Connery bonds with others
By Michael Roberts
"The varying physical characteristics of the actors may also necessitate changes. Sean Connery is six feet four. Dustin Hoffman isn't." ~ Sidney Lumet
Sean Connery had the good sense to avoid type casting as James Bond in the early '60s by choosing challenging roles that defied public expectations and pushed his acting abilities. He worked with American director Sidney Lumet on this, oh so British production, with a slew of first-rate character actors to play against. He enjoyed working with Lumet so much he made another 4 films with him, and after he was lured back to the Bond role in the early '70s he insisted that MGM finance a couple of 'vanity' projects of his own choosing, with his director of choice, as part of the deal. That deal led to the remarkable 'The Offence' with the great Scottish actor Ian Bannen again in the cast, as he is here. Ossie Morris, a John Huston regular shot the film in gritty black and white on location in a Spanish desert. The script was by Ray Rigby who had co-written the play of the same name based on his own experience of an incarceration facility during WWII.
Regimental Sergeant Major Wilson (Harry Andrews) runs a tight ship, he is the effective despot of a military detention camp in North Africa during the war as the Camp Commander is more interested in spending time with the local hookers. Joe Roberts (Sean Connery) is a 'busted' Sergeant Major demoted to the rank of trooper because of insubordination. Roberts punched a senior officer after refusing to order his men into a 'suicide' mission and has been sentenced to time in the camp, where his status as an ex officer attracts interest from the new hard-edged NCO, Staff Sergeant Williams (Ian Hendry). Roberts shares a cell with a motley assortment of new arrivals and when one of them suffers a shock outcome under the pressure of the hill and from Williams' tactics there is a price to be extracted in the ensuing power struggle.
Lumet finds many ways to excite visually the staging of what is essentially a filmed play, beginning with a remarkable moving crane shot. The sequence lasts two and a half minutes and shows the central edifice of the camp, the dreaded 'hill', before backing out to reveal a fresh intake of recalcitrant soldiers. The camp compound is always full of exercising men, drilling and working hard in the desert heat. Lumet uses many angles and set up's with his camera to get close and extract every drop of tension and emotion he can from his battling protagonists. The dynamics and flow of the involved narrative is never lost and his ability to handle ensemble pieces, as with his groundbreaking 12 Angry Men is never in doubt.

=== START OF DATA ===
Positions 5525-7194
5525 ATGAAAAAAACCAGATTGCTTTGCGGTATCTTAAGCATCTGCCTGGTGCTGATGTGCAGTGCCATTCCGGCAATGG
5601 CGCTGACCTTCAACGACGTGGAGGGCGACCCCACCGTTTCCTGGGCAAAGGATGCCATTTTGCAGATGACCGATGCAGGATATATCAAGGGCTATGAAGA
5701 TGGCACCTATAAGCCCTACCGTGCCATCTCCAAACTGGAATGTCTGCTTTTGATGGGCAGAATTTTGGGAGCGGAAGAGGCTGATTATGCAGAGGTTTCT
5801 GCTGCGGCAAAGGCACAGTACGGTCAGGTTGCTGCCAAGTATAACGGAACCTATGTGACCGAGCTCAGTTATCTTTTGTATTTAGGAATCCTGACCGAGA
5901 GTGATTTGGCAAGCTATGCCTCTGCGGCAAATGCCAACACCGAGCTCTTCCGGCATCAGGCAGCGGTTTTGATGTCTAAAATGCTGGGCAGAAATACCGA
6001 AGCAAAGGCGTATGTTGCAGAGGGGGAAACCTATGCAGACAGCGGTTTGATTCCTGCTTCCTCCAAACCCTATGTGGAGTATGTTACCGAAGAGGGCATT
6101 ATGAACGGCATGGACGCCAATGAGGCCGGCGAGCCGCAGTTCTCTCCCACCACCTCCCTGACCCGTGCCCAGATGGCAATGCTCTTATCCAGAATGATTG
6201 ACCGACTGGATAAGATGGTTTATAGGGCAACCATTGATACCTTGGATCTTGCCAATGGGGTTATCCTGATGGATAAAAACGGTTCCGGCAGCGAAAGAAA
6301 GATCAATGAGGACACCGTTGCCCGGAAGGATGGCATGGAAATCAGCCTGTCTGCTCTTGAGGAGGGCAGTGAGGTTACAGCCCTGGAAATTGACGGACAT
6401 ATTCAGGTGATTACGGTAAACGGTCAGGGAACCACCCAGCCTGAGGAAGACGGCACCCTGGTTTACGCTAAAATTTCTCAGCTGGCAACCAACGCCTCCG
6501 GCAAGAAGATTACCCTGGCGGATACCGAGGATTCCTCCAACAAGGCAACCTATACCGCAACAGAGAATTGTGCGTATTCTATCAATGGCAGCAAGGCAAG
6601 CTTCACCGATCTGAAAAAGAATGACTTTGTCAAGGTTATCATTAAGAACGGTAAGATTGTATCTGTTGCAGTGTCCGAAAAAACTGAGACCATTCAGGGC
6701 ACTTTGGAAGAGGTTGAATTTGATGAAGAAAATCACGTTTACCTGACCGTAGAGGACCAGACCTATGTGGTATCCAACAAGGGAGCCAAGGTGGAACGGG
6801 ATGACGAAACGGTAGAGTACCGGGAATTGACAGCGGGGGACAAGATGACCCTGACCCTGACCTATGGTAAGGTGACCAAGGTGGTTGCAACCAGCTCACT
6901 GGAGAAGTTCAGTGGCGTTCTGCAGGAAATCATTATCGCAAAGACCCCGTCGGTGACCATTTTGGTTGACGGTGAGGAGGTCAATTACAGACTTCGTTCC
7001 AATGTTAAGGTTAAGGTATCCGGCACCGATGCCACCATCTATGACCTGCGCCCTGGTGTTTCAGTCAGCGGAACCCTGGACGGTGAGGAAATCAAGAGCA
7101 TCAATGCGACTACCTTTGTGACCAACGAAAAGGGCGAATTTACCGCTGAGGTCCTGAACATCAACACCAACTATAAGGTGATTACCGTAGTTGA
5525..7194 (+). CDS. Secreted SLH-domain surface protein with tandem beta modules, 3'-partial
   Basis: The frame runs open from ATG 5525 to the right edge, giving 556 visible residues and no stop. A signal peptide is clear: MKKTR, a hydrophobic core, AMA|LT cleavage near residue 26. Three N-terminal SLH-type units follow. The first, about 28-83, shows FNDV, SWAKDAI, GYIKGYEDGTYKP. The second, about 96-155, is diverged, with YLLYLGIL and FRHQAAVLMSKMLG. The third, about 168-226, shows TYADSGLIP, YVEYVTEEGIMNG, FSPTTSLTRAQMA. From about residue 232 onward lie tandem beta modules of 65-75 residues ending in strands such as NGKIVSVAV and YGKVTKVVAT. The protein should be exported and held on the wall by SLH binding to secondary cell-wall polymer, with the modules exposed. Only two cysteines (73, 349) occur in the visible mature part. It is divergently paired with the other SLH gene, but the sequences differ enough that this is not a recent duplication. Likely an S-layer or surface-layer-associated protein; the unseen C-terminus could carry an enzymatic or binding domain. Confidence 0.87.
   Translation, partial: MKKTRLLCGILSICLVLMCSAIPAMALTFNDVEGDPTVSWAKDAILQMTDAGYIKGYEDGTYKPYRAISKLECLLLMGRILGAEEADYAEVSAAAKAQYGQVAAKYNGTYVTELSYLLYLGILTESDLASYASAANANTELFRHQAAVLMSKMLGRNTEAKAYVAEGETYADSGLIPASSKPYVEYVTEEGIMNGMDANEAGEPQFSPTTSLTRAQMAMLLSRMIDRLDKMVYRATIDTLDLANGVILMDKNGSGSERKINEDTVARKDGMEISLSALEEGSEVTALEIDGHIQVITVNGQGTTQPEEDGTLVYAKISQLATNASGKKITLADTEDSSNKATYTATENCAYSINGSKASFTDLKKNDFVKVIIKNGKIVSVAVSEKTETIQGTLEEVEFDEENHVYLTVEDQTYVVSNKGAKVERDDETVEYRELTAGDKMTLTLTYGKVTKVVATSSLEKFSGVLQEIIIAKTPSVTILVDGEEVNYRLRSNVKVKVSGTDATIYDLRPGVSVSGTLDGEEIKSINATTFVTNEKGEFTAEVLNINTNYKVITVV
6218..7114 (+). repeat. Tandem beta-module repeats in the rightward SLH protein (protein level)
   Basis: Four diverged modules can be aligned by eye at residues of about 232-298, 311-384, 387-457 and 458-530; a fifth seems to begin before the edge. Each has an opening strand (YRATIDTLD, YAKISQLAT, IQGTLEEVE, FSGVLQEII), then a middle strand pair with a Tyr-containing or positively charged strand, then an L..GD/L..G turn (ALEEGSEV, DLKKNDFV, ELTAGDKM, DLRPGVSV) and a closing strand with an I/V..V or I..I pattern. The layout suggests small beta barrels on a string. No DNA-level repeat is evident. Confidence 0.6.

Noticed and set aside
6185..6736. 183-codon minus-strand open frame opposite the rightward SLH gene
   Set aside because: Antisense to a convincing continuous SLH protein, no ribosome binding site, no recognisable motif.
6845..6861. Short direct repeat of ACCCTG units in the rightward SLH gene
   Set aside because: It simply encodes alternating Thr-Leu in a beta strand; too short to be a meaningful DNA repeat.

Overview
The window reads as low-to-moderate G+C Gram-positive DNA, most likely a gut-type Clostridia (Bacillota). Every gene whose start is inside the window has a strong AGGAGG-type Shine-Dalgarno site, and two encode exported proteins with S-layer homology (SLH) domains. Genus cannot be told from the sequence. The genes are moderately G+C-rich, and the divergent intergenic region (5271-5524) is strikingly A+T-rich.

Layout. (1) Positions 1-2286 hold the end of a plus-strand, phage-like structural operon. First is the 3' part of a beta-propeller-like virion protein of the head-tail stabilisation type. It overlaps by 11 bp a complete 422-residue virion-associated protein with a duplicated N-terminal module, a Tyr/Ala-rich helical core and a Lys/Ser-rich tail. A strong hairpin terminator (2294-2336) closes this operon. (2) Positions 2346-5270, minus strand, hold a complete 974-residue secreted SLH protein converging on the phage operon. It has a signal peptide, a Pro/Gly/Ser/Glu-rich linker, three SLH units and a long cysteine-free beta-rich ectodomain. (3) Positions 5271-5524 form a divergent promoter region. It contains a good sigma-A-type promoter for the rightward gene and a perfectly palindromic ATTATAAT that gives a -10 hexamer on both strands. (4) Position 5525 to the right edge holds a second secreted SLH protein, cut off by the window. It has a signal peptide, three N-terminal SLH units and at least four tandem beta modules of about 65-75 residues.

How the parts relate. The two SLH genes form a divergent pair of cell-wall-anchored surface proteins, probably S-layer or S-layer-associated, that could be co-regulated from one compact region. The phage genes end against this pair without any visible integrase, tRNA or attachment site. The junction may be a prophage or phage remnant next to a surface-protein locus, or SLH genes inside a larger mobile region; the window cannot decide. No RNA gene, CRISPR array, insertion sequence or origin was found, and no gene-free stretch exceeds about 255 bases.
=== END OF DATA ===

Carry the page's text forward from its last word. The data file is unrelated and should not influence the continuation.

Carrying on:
The hierarchical structure of the military is shown to be it's inherent weakness in dealing with major issues, and particularly as it entrenches the reflexive action and impulse to institutionalised cover up of any unpleasant or damaging incidents. The issue of who runs the camp flares up when the Medical Officer (Michael Redgrave), faces a threat of blackmail when he calls the extreme punishing tactics of the NCO into question. Roberts, as an ex-officer, knows the regulations and fixes upon having the guilty brought to justice, but must content with the violent passions of his cellmates. Jacko (Ossie Davis), as the only black man in the group, faces racism from Wilson and the others, "niggers couldn't run a knocking shop" is how Wilson indelicately frames it. Jacko eventually lampoons their attitudes in a stark and attention getting way.
The summer nights see the officers get smashed on booze, retreating from the heat and the pressure into a numbed and legless condition. Homosexual overtones are never far from the surface with NCO Harris making suggestions to one of the sensitive new inductees about how things could be, "made easier" for him, "we had a queer in here, she knew how to survive" he explains. Routine parades are delayed by interminable waiting for the Commandant to return from his horizontal refreshments, "we're all doing time" says Roberts, "even the screws". Roberts is beaten by Wilson, his disgust at him palpable for the perceived betrayal of his rank in an unthinkable manner, "I won't be a good clockwork toy soldier" spits back Roberts, denying Wilson's core mantra and ethos.
One of the great joys of the film is the depth and talent of the cast. Andrews devours the role of Wilson, his big-toothed mouth and preening smile used to devastating effect in rendering a character so sure in the 'righteousness' of his methodology. He's matched by an intense and thin-lipped turn from Ian Hendry and an intelligently nuanced characterisation from Bannen as the respective NCO's. The brilliant and welcome presence of the irreplaceable Roy Kinnear is a mordant delight, who never puts a foot wrong, and Ossie Davis is very fine as the dignified Jacko. Michael Redgrave adds the requisite gravitas with what is little more than a well-judged cameo as the humane but ineffectual Medical Officer. Sean Connery is well able to hold his own in such stellar company and his Roberts is one of the finest roles of his distinguished career, and ironically one where he rebelled against a 'licence to kill', and no doubt doomed to be overshadowed by the legacy of you know who.
Lumet fashioned a serious and brave piece of cinema in The Hill, one that comes from a British tradition of fine war films, unafraid to turn the light of analysis inwards and expose the dark underbelly of the war machine that conquered the world. Sidney Lumet would enjoy an insanely long and fruitful career, directing his last film in 2007, but The Hill stands as one of his finest.